1. The first measurement will check the millivolts drawn by the electromagnetic coil inside the thermocouple. With the pilot light off, and the adapter in place on the thermocouple, a reading of 15 mV should be obtained.
  2. The second measurement can now be made with the pilot light on, introducing a certain "load". This is mainly to determine if the cold junction portion of the unit is being altered by other heat factors. If the flame is proper, the reading should be about the same as before (15 mV).
  3. The final test is to see how the magnet reacts to pilot light blow-out. Maximum drop-out time is around 3 minutes, with 1.5 minutes being the norm. If the part is good, the voltage with drop to 1-2 millivolts, and there will an audible "click" when the magnet valve shuts.

Thermocouple as a Test-Bed

Since most commercial thermocouples are relatively inexpensive, a case could be made for not bothering at all with the above closed circuit tests, and just go ahead and replace it. However, this would be a big mistake, because how you test a thermocouple can lead to a better understanding of why your appliance failed in the first place. When the part is blindly replaced without knowing the real reasons for failure, it isn't fixing the original problem.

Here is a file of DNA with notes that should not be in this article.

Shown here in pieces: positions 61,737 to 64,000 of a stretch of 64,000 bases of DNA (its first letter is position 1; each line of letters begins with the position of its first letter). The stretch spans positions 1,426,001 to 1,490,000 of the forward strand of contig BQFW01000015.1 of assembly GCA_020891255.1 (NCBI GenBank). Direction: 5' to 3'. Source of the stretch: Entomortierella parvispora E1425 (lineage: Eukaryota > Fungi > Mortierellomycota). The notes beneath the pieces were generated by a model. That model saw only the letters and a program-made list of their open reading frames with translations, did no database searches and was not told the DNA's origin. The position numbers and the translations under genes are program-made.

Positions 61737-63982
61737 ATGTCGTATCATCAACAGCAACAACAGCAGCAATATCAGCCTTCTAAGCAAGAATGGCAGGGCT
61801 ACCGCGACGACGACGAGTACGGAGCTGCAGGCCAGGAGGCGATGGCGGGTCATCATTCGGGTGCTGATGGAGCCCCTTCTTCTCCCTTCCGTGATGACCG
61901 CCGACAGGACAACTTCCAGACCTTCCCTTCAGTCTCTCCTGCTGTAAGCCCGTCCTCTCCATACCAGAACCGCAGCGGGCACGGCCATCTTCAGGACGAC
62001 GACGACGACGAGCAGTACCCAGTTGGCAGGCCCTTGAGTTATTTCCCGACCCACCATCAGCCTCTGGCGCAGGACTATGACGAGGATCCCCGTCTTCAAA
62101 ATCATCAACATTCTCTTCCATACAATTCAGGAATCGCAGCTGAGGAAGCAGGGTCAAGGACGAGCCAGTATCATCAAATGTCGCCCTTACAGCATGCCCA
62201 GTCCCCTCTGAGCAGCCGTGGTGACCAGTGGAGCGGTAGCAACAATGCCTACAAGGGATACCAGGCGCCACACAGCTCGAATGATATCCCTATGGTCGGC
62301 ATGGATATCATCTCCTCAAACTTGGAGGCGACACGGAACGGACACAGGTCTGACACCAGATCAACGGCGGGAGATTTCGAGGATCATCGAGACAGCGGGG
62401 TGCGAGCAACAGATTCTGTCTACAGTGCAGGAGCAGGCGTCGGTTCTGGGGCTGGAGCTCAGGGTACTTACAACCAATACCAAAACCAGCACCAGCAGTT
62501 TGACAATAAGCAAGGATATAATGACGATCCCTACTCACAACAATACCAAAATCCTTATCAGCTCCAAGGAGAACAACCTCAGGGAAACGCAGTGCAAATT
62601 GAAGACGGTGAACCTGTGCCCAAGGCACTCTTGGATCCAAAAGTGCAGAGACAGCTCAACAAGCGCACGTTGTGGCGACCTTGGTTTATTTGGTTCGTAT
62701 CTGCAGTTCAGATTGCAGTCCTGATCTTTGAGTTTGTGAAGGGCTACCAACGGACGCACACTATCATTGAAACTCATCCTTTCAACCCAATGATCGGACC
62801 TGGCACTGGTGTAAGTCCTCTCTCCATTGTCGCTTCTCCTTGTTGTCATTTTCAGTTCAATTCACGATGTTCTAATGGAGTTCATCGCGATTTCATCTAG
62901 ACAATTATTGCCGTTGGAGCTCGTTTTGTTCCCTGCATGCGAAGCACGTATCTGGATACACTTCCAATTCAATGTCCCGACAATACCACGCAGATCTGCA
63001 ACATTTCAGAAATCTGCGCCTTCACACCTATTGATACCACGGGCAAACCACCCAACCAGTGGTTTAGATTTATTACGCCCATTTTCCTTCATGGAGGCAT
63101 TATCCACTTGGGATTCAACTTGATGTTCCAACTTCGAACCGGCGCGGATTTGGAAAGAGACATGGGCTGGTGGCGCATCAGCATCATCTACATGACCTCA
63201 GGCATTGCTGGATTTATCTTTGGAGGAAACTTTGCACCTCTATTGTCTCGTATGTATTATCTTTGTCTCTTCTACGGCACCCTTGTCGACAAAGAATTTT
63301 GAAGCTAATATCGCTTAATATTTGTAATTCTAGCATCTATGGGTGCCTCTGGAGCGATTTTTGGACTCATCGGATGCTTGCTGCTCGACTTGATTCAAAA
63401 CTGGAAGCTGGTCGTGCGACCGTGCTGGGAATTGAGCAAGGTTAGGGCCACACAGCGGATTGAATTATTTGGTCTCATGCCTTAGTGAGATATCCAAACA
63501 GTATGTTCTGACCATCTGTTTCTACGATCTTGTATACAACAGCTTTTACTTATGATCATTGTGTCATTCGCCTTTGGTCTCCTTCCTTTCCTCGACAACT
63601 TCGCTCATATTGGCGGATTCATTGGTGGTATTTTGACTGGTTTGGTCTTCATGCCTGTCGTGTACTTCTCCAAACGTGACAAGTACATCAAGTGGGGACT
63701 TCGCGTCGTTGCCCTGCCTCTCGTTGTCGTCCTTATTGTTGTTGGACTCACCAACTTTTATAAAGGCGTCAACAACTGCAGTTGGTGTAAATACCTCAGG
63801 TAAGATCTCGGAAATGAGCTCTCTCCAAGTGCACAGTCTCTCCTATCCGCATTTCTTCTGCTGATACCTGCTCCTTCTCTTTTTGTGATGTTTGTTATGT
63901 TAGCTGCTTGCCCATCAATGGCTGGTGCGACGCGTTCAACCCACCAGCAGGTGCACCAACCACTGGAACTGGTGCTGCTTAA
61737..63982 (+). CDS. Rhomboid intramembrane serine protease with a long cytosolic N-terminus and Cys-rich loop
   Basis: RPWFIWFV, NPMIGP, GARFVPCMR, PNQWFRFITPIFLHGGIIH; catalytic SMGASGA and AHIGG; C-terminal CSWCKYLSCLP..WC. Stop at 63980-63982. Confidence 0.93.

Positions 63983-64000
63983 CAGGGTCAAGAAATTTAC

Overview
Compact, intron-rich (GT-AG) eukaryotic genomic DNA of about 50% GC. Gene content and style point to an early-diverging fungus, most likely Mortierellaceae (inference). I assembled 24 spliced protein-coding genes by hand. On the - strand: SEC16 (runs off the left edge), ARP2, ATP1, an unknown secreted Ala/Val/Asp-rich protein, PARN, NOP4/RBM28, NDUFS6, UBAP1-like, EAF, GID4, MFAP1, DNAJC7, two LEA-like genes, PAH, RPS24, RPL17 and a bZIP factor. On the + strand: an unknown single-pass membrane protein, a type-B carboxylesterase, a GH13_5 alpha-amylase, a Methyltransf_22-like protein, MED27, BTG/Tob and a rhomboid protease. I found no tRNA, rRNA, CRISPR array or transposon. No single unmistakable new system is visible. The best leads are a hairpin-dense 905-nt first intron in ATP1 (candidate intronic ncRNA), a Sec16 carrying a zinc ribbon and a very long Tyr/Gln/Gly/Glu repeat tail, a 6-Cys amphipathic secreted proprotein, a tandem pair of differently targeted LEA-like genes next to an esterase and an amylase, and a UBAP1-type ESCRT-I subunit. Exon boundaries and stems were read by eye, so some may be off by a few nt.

One of the best ways to get to the root of thermocouple malfunction, while at the same time determining the efficiency of your appliance, is to examine the pilot flame, and it's relation to the tip of the thermocouple. When the flame is adjusted for optimal performance, it should envelop the upper 1/2 to 3/8" of the unit, and the tip should glow a "dull-red" color. Anything brighter than a soft, blue flame will tend to heat the tip excessively to a "cherry-red" color, and eventually cause the tip to weld together, and the part to fail. Particular attention should be given to the cold junction portion of the the thermocouple, as it is highly susceptible to any higher temperatures resulting from an improperly adjusted flame.

Precautions During Testing

Safety concerns linked to the above tests mostly relate to the nature and volatility of natural gas. It's a good idea to perform these tests with adequate ventilation in place, preferably with fresh air flow-through. Extra care should taken when reconnecting the thermocouple fittings to prevent any cross-threading. To be sure there are no gas leaks associated with an improperly tightened fitting, you can use soapy water to check for any bubbles after the gas is turned back on.

Finishing Up

Even though they are fairly cheap to replace, it's important to know how to test a thermocouple to expose any other problem areas beyond the part itself. Knowing how to perform even a simple function test can give you a good idea whether your appliance just needs an inexpensive repair, or a more costly fix is in order. You can then decide what course of action to take, and be better prepared for the eventual repair/replacement that follows. Being able to troubleshoot any appliance these days can be quite a rewarding and empowering experience!